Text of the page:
The surgical technique of STA–MCA double bypass is used to improve blood flow supplied by the distal middle cerebral artery (MCA) to the cerebral territory. This retrospective study from a single center aimed to compare the outcomes following STA–MCA double bypass in 12 patients with recurrent ischemic stroke.
Materials and methods
We retrospectively analyzed the data from patients with internal carotid artery occlusion (ICAO) who had undergone STA–MCA double bypass in our center from January 2016 to December 2020. The surgical indications, evaluation of circle of Willis (CoW), changes in cerebral hemodynamic, surgical results, and follow-up results were analyzed.
Post-operative perfusion-weighted imaging showed hemodynamic improvement in all 12 patients. Ten patients (83.33%) showed clinical improvement, and 2 patients (16.67%) had stable disease. No intracranial infections or acute ischemic events occurred. The post-operative National Institutes of Health Stroke Scale score and modified Barther scores were significantly improved after 180 days of follow-up. Twenty three (96%) anastomoses maintain patency of their bypass vessels, and none had recurrent cerebral infarction during a minimum of 36 months follow-up.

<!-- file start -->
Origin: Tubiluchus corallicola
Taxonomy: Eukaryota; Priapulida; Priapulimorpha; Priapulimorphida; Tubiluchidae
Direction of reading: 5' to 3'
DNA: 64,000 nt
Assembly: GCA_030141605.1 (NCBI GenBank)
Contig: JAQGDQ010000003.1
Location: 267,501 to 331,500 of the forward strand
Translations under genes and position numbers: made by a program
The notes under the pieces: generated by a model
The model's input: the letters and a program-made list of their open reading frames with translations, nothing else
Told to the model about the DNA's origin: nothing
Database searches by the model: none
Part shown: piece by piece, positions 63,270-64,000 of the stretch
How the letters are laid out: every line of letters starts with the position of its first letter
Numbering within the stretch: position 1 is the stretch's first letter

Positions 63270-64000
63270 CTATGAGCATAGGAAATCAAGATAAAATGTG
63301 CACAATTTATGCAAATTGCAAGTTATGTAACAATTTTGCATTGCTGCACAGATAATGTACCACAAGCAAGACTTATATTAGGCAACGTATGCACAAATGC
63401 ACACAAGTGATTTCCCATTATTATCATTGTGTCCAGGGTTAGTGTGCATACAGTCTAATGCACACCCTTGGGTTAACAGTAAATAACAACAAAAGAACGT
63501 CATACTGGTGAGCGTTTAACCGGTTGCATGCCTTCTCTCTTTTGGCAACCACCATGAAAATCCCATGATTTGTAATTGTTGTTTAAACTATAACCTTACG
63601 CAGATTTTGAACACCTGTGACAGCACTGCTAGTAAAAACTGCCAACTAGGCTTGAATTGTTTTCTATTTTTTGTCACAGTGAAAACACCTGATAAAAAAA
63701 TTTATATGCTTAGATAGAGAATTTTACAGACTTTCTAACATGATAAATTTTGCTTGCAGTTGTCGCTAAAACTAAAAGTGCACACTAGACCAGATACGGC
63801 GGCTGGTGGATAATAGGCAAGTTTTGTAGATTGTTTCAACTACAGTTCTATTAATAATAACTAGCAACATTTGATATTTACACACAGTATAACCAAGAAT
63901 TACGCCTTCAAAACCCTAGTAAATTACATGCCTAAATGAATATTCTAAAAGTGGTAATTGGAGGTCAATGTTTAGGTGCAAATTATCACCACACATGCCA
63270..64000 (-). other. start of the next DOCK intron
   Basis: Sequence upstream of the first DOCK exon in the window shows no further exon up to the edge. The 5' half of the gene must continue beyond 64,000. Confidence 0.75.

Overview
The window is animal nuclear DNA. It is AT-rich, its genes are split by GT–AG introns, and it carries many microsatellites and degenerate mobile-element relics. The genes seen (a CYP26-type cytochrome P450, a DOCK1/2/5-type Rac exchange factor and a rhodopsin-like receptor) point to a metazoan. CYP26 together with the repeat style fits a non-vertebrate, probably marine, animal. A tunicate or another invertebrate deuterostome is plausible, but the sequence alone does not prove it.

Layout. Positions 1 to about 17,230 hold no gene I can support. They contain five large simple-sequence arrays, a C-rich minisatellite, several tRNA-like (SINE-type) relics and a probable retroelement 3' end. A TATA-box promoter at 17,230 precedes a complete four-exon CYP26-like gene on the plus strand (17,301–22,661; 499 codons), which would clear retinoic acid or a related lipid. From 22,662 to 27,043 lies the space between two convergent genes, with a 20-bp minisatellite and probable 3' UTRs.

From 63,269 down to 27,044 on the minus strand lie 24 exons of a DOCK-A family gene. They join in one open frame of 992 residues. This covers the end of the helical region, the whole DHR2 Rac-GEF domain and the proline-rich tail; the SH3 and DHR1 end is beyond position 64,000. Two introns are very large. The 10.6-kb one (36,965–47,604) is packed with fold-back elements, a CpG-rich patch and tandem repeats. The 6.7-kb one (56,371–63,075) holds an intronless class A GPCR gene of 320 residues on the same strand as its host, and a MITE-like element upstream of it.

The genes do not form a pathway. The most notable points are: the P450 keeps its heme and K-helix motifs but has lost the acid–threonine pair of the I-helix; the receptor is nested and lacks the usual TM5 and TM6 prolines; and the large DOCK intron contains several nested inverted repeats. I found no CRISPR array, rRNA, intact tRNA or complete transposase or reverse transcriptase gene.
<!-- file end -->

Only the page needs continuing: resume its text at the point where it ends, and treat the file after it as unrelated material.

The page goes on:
In this small study, in patients with recurrent ischemic stroke without other types of treatment, STA–MCA double bypass surgery was more effective in the subgroup of patients with ICAO and poor blood supply to the CoW and an area of cerebral hypoperfusion that exceeded the area supplied by the MCA.
In patients with internal carotid artery occlusion (ICAO), the main clinical concern is whether the patient develops a recurrent ischemic stroke . Among the various treatment options, the Carotid Artery Occlusion Surgery Study (COSS) has confirmed the superiority of medical treatment . Recently published meta-analysis investigating treatment efficacy in patients with internal carotid artery near occlusion manifested that best medical therapy (BMT) alone is not superior to surgery . Ogawa holds that superficial temporal artery to middle cerebral artery (STA–MCA) bypass benefits patients with symptomatic hemodynamic cerebral ischemia due to occlusive disease . The current evidence-based management guidelines and systematic review concluded that the risk of long-term overall stroke was mildly higher with BMT . Jeffree concludes that patients with carotid artery occlusion and hemodynamic insufficiency have an increased risk of stroke and can benefit from revascularization surgery . Therefore, if a patient with ICAO develops a recurrent ischemic stroke due to compensatory failure of the collateral circulation, a more aggressive treatment approach by the neurosurgeon, including STA–MCA double bypass, may be helpful.